Sunday, 30 August 2009

Hobby versus Activity

What defines whether an activity is a hobby or just "something you do"? I was musing on that this morning, when I was writing up my latest sock on Ravelry. Knitting is my hobby, but so is crochet, needlepoint, cross-stitch, gardening, cooking, singing, and most recently candle-making and jam-making. Or are they? What makes a hobby a hobby? Where is the dividing line?

Is it when you cross the line from focussing on the outcome to enjoying the process? I love to cook. I enjoy the process as well as (usually) the product that results. Sometimes, though, cooking is just a chore, particularly after work: I'm hungry, I'm tired, and I want to eat something now. At other times, I potter in the kitchen, chopping and stirring, experimenting with flavours. Then I'm enjoying the process as well as the product. It amuses me, the men who list "cooking" as a hobby - after a hard day at work, their wives are probably standing in a dirty kitchen contemplating the washing up AND trying to figure out what for dinner in as rapid a fashion as possible. Do they view cooking as hobby? In those circumstances, probably not.

I think, earlier this year, gardening crossed the line from something I had to do (to tame the wilderness around here), through something I wanted to do (I've always wanted a vegetable garden), to something where I enjoy the process for the process's stake. Surely that is what makes it a hobby?

There are some hobbies that I haven't done in years. I haven't deliberately ignored them, more "bad light stopped play" and circumstances intervened. If the tidiness gremlins could tell me where I can find the needlepoint of Simpson's Gap, I'd appreciate it. I have the correct green for the gum tree now.

My most recent additions to the hobby repertoire are jam making and candle making. (My jam adventures will get their own post shortly.) I started making candles after trying fruitlessly to find citronella candles to burn in the kitchen to deter flies coming in while I cooked. I've made 3 citronella candles so far. I'd make more and different colours, etc, but I've had to rely on microwave soy wax - I've been searching charity shops for the last year for a double-boiler without success. Double-boilers virtually do not exist in this country, whether brand new or second hand. Yes, I started candle-making out of necessity but I enjoy the process as well as the product. I think that's another score for Hobby!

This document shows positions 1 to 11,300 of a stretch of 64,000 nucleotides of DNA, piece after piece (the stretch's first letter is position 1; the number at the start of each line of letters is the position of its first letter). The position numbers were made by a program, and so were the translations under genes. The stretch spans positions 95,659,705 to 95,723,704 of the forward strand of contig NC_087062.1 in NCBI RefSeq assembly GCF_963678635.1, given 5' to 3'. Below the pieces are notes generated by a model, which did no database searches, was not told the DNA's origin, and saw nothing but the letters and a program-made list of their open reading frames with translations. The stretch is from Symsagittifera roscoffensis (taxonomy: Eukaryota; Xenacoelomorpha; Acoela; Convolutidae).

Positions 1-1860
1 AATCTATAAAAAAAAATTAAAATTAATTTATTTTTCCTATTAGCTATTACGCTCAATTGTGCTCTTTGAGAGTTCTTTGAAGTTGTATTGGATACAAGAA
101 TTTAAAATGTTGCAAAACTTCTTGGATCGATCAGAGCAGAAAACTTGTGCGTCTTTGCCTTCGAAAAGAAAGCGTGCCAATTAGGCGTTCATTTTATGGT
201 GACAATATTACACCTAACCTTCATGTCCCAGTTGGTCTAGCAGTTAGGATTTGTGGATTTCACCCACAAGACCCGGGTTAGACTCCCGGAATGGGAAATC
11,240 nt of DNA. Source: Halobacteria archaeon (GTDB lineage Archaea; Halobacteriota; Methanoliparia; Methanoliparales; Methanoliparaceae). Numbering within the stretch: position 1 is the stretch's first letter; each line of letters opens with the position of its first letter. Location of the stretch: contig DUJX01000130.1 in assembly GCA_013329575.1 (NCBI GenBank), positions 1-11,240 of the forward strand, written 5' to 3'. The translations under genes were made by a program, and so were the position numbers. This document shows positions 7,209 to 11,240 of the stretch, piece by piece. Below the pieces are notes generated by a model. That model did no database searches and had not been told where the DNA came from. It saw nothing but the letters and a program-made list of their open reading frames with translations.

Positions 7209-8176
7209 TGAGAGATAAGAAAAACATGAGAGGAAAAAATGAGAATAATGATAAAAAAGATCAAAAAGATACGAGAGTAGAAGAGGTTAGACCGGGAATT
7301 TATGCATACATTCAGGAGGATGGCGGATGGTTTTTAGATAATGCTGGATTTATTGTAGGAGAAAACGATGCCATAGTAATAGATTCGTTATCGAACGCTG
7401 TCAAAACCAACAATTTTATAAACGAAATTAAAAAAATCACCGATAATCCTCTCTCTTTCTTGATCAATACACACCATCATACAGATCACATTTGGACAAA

- Pam

Wednesday, 19 August 2009

It always makes me cry

Virtually every week, the people of Wootton Bassett stop what they are doing and line their main street, in order to pay their respects to the latest British soldiers to die in Afghanistan and be repatriated home. They are the closest town to the air force base where the bodies are flown.

(If the video link doesn't work, it is here on the BBC website.)

It started with one man, an ex-soldier who noticed a military funeral cortege passing through the village, walked to the curb and stood to attention. It has grown to encompass the whole village and any visitors. The BBC cover it faithfully. And it always makes me cry.

Lest we forget.

- Pam

Friday, 14 August 2009

A Not So Frugal Confession for Frugal Friday

"Hello. My name is Pam and I am addicted to Yarn."

No, I'm not out of control yet. My love of all things wool-related doesn't mean that we can't afford food (but don't count on it if I go near the Quiviut…..). And we can still pay the bills. It's just that I am rapidly coming to the conclusion that I have stash issues. Over the last few months, I've been photographing and logging my stash in Ravelry. It's brought home just how much yarn I really have. The problem is not so much that I'm a hoarder, I think it's that my knitting ambitions far outstrip my abilities!

I thought I had it all pretty much under control: a handful of skeins of sock yarn; some alpaca I'd purchased at a show; the Heathland Hebridean kit DH gave me for Christmas; the white Corrodale I bought to make him a sweater; some leftovers from other projects; a couple of projects-worth for summer tops I'd planned to make this year.

Then, a couple of months ago, I decided to get serious and use Ravelry for the purpose for which it was designed: as a tool to log my stash, my patterns and my projects. The results are a revelation. And a shock!


I have 55 different yarns in my stash. FIFTY FIVE YARNS! And there are one or two yarns that haven't made it onto Ravelry yet. OK, 25 are sock yarns and, usually, 1 skein each, but still.... That is one hell of a lot of yarn.